I’m a moderate Michael Jackson fan. My mom has been a big fan all her life, so I’ve listened to my share of his music as well. I’m no superfan, but I do enjoy songs like “Beat It,” “Thriller,” and “Smooth Criminal.” When I heard that Sony would be releasing a posthumous album containing some of Michael Jackson’s unreleased songs, I knew I had to at least give it a listen. As it turns out, this is one of the best albums I’ve listened to this year, and this review will run through the modernized versions of the 8 tracks on the album.
There are two version of Xscape: the deluxe version and the standard version. The standard version has 8 tracks, and the deluxe version has 17. Why? Well, both versions feature finished, edited versions of each of the 8 songs. The deluxe version also includes the 8 original recordings; maybe Michael hadn’t finished editing in all the sounds and instruments he wanted, or maybe Sony took matters into their own hands and simply updated them. The 17th song on the deluxe edition is a duet between Michael and Justin Timberlake (though I think Justin is simply edited in).
With that being said, I’m only going over the standard version of Xscape, simply because I’d sound pretty redundant going over two similar tracks eight times in a row. Besides, I do prefer the finished/edited versions of pretty much all the songs because they have more of a classic Michael Jackson feel to them. I’s almost as if these recordings were originally meant to be a departure for Michael to change his image. I have no problems with an artist reinventing themselves, but for a posthumous release like this, the fans would be very thrown off by the change in image without Michael here to explain himself. As it was, the first time Sony released some of Michael’s other songs a couple years ago, they caught flak because many listeners didn’t believe it was actually Michael singing. Anyhow, without further adieu, here we go!
#1: Love Never Felt So Good- This song starts the album off on just the right note. The track is inviting, catchy, and isn’t too slow to be boring or so fast that listeners are taken aback by such an abrupt takeoff. This song has a nice, smooth sound to it, and the instruments come together to create a very enjoyable track, even for a love song. More importantly, it truly sounds and feels like Michael Jackson, which is extremely important.
#2: Chicago- This is one of my favorite songs on the album. “Chicago” has a darker, edgier feel to it, and you can hear the tension by the tightness in Michael’s voice during the chorus. This track is kind of a blend between modern sounds and classic 70’s and 80’s themes. A solid bass line and snare beat give the song a very distinct sound
#3: Loving You- Track 3 is a much more classic Michael Jackson love song, and his smooth crooning on this one would have probably charted very well back in the day, had he released it then. Songs like this one really confirm (for me, anyhow) that this album is truly a Michael Jackson album, and not a hoax with a fake singing into the microphone.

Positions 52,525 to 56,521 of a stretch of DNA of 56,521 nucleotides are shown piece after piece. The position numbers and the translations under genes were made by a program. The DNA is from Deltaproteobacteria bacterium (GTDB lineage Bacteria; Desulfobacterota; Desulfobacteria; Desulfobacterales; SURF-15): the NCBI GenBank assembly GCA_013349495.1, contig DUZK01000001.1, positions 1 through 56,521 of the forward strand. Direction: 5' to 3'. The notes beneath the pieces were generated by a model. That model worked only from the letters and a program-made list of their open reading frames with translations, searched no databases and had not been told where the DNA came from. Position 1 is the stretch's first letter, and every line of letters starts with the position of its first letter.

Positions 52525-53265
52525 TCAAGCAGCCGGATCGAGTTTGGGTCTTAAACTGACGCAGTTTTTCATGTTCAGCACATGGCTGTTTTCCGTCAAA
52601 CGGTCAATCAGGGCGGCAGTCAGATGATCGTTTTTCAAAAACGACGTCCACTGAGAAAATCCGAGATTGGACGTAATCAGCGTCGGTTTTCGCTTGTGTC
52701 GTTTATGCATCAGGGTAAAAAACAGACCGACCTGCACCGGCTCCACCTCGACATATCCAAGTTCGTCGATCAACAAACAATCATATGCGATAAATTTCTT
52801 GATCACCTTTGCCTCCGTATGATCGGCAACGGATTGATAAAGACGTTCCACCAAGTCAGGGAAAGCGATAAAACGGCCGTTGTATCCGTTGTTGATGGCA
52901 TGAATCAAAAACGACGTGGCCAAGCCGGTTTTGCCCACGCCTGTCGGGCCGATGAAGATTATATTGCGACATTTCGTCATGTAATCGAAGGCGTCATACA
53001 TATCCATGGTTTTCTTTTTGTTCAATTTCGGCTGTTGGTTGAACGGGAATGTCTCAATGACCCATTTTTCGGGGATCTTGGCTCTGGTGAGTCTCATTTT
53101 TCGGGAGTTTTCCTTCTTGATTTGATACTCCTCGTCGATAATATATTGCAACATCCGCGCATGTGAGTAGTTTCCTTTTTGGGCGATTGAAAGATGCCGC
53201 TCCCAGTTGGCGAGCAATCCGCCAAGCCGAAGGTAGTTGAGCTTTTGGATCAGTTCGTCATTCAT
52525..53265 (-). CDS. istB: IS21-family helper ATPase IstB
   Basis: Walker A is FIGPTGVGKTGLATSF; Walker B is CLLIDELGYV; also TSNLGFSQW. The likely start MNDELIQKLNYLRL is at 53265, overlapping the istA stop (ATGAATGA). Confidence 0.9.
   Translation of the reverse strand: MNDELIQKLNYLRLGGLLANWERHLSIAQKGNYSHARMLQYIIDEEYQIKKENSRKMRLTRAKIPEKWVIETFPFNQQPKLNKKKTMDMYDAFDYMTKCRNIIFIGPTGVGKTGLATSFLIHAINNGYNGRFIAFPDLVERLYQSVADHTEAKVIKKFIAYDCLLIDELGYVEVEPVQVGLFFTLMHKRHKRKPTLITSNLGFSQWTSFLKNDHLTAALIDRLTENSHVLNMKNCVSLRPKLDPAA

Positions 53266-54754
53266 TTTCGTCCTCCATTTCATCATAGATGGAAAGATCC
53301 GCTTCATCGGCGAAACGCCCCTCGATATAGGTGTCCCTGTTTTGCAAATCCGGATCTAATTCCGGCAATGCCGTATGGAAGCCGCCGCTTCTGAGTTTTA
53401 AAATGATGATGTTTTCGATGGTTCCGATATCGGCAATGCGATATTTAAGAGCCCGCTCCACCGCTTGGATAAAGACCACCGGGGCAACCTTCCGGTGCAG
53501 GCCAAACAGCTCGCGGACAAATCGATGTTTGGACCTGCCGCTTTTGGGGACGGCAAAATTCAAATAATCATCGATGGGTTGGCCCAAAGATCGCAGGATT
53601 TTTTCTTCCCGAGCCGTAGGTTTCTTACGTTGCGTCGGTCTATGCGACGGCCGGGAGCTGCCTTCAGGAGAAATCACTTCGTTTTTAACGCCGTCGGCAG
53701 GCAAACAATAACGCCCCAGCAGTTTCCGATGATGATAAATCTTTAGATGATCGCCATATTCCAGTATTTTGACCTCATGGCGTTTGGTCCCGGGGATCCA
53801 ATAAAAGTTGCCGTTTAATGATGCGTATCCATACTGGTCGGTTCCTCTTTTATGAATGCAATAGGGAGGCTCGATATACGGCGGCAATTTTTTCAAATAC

#4: A Place With No Name- As soon as the vocals started on this track, I knew something sounded familiar, but just barely. I couldn’t quite place it, so I looked at the name of the song. It made me think, “Oh hey, that’s kind of like the old song ‘A Horse With No Name.'” Then, at the very end of the track, Michael’s backgrond singers sing a few “na-na-na-na-na’s,” and my suspicions were confirmed. “A Place With No Name” is heavily influenced by the classic America track “A Horse With No Name.” This is also a great track, and it’s quite catchy and addictive to listen to; another favorite.
#5: Slave To The Rhythm- This song is another “Michael goes modern” track. It still most definitely retains the classic Michael Jackson vibe, but it’s also modernized, as one can tell by the computerized sounds in the background. This track is again dark and haunting, and Michael keeps a tight, snappy tone throughout the track. There’s a certain enjoyable, addictive quality to this dark track, and it’s a good pick for the album.
#6: Do You Know Where Your Children Are- This song is a sort of public service announcement reminding everyone to keep tabs on their kids; it tells the tale of a young girl who runs away from home to become famous in Hollywood, only to become a prostitute. I’m not even a parent, but the song was a great reminder that anything can happen, and it’s nice to hear a song with meaning. Even better, the song is a good one to listen to, and it, of course, retains the Michael Jackson vibe.
#7: Blue Gangsta- This one is also decidedly dark, but it’s extremely catchy as well. Again, it’s definitely a Michael Jackson track all the way. It’s one of the more interesting songs on the album, and the background singers take more of a leading role on this one. Another solid track, just like all the rest!
#8: Xscape- This is definitely one of my top three tracks on the album, and it’s also got a killer bass beat. Xscape is probably the best mix between a classic Michael Jackson song and a new, modern one. It’s an upbeat, fun way to end a great album, and its sound and tone sums up the whole album in one song. This was a great choice to finish off the album, and there is definitely a reason they titled the album after this song.
Honestly, Xscape is a great release whether you’ve listened to Michael Jackson before or not. If you enjoy Pharrell Williams, Maroon 5, Royal Tailor, or Justin Timberlake, you’ll probably enjoy Xscape as well. After all, Michael Jackson was a big influence for each of the artists mentioned, and by listening to Xscape, you can definitely hear why, and you can see how Michael truly changed the face of music.
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